Wednesday, June 29, 2016

Homemade Handheld Videogame Console: Part 1

Ever since I started programming games, I've always been keen on the idea of building my own custom hardware to run them. Its one thing to write a game that runs on a PC or laptop, but running on hardware specifically designed for games is just more exciting. I've found often when I'm writing a game I am imagining holding a gamepad in my hand, and that a keyboard is just a poor substitute. I'd previously played around making an Arduino-based video game console and I wanted to make something with a bit more performance (colour graphics!). Other design criteria were:
  1. Ability to play games written in python: because I'd already written a few from previous pyweek comps and its the language I'm most comfortable with and hence most likely to want to develop more games in.
  2. Portable: I wanted to try something portable ever since I saw the PiGRRL.
Another cool thing about this project is its a good chance to try out some 3D printing, which I've not had any experience with but am keen to try!

The first video game device I owned as a kid was the original gameboy ... it has a special place in my heart; so many hours spent playing Tetris, Metroid II, Super Mario Land, R-type, Adventure Island :) ... it was still working perfectly up until about 8 years ago when it reached a stage where it would chew through a pack of double As in about 180 seconds. Sadly it no longer powers up, but the memory lives on. The only other handheld I have is a DS Lite, which I did a bit of homebrew development on, but never finished anything.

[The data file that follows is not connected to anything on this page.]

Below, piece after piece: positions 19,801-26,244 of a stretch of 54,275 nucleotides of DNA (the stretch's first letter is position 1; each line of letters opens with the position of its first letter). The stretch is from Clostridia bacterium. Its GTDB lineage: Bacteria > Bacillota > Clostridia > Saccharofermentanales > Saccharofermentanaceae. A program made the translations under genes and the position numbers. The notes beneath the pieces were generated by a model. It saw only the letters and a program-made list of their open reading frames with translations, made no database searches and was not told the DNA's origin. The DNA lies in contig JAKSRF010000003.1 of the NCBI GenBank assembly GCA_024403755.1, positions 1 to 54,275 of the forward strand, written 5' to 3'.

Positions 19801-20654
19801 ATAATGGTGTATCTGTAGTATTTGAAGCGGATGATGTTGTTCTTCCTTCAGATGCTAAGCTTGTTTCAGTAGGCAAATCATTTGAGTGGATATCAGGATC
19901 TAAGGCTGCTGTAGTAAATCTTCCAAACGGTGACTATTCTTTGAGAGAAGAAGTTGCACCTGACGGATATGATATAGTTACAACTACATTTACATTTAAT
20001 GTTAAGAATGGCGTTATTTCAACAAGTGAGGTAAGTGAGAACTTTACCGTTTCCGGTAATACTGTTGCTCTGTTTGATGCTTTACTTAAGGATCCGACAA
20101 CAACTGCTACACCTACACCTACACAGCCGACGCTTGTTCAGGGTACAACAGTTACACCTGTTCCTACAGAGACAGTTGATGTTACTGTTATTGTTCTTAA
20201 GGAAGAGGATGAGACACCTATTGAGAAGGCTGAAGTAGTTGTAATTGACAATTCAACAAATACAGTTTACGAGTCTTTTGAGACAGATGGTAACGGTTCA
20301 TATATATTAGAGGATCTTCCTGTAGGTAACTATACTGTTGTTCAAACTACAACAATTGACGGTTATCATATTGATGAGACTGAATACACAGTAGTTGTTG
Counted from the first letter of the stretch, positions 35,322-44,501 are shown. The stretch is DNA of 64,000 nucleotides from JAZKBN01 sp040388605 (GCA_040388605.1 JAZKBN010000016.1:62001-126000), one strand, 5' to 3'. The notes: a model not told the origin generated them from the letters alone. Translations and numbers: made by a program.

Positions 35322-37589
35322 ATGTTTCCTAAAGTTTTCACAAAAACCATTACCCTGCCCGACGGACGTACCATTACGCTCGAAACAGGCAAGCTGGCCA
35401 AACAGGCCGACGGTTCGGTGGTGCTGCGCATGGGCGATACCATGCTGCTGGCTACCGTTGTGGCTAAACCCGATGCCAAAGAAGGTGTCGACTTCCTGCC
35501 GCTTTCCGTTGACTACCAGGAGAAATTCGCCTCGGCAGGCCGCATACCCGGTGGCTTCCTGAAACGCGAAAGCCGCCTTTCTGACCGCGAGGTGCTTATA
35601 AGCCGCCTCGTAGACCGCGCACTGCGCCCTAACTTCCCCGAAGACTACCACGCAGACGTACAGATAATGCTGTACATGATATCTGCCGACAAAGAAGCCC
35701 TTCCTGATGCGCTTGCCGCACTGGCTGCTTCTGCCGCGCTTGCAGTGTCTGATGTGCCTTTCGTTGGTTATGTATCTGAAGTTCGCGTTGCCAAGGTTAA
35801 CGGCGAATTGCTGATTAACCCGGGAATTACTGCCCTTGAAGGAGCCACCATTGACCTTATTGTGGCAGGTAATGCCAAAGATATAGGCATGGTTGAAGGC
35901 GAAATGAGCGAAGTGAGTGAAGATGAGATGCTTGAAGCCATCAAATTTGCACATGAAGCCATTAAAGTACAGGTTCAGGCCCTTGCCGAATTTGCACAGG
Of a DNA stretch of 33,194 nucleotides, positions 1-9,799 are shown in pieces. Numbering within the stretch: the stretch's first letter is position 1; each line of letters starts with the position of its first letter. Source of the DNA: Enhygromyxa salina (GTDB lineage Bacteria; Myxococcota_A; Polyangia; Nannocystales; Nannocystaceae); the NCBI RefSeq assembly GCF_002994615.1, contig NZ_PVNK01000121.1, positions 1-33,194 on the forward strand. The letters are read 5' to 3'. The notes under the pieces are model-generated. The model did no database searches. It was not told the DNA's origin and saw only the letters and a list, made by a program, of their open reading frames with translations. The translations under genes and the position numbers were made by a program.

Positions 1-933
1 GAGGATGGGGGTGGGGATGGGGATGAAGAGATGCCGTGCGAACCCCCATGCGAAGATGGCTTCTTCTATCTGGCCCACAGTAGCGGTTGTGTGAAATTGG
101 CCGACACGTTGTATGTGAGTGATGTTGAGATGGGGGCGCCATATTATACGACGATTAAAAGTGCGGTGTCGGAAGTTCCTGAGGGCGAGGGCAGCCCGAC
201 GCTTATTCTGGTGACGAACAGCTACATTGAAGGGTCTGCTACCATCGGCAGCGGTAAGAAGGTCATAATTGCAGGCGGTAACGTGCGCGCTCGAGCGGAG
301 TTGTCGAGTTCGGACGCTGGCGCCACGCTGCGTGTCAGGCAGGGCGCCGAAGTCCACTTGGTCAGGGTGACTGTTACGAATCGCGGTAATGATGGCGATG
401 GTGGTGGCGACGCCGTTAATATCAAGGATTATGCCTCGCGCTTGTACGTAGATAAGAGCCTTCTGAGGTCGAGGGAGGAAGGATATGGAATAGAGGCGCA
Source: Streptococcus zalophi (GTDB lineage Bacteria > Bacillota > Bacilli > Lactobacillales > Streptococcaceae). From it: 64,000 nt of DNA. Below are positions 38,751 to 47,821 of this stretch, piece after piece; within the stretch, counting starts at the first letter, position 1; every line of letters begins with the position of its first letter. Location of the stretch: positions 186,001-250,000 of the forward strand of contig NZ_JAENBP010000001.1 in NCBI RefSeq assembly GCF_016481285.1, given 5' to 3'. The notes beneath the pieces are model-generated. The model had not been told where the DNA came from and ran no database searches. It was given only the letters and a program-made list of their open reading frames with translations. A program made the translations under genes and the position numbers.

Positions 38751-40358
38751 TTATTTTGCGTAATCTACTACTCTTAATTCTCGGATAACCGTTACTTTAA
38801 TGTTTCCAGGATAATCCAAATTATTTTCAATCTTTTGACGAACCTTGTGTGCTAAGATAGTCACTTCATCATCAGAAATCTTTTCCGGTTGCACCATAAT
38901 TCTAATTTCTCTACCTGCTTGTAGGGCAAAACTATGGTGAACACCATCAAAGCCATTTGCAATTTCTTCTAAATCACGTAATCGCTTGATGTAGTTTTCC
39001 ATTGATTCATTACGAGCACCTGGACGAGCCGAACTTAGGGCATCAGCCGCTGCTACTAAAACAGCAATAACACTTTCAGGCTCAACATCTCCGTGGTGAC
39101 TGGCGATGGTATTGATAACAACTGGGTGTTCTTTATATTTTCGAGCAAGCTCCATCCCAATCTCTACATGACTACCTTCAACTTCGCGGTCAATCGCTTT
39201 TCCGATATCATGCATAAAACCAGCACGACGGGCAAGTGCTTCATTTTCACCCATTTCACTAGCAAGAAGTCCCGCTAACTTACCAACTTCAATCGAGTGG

Based on the inspiration provided by the PiGRRL, I decided to go with a Raspberry Pi 3 as the core of the console, as I'd had experience with it before, runs pygame reliably, could find a good screen (PiTFT 2.8 LCD screen capable of 320 x 240 pixels) and GPIOs make it easy to design custom buttons. I decided to go with the same audio amp and power boost converter/USB battery charger used in the PiGRRL2, as I hadn't had much experience with these before, and they seemed to play well with the RPi. Good thing about the RPi3 is that it also has built-in wifi and bluetooth, which means I can debug/copy code on/off without having to open up the case or worry about feeding out a USB port from the case, which would put constraints on the case shape.

So I started doing some research on different handheld consoles to get a feel for what I liked/didn't like. I was keen on a landscape format (i.e. DS Lite or PSP) rather than a portrait format (i.e. Gameboy), and I started sketching out some case shapes. I walked around JB HiFi for a bit trying out the new PSP Vita and the 3DS: the thing that gets me about these modern handhelds is that the case is thin, the buttons are super small and located pretty close to the edge of the device. I find them kind of uncomfortable to play after a while ... I dunno, I guess they are more designed for a younger market these days with smaller hands, but my hands aren't that big either. I pick up my old gameboy again and it's more comfortable: a combination of being slightly fatter and a bit heavier too.

So I finalise some sketches for the shape I like and it's time for some CAD. Last time I did any serious CAD was in undergrad, so I had some rehashing to do. From a random conversation I had with someone about 3D printing, I remember them mentioning parametric cad modelling and "OpenSCAD", in which objects are "programmed" ... the concept was appealing to me (as was the fact that I could get OpenSCAD free and open source). A week (and a bit) later, I've got the case design finished:

Man, it took me such a long time (learning curves in OpenSCAD, and "programming" the shape I wanted took a few goes, implementations that didn't work) but I'm happy with the end result, and because its parametric I can easily adjust anything that is not working out further down the line.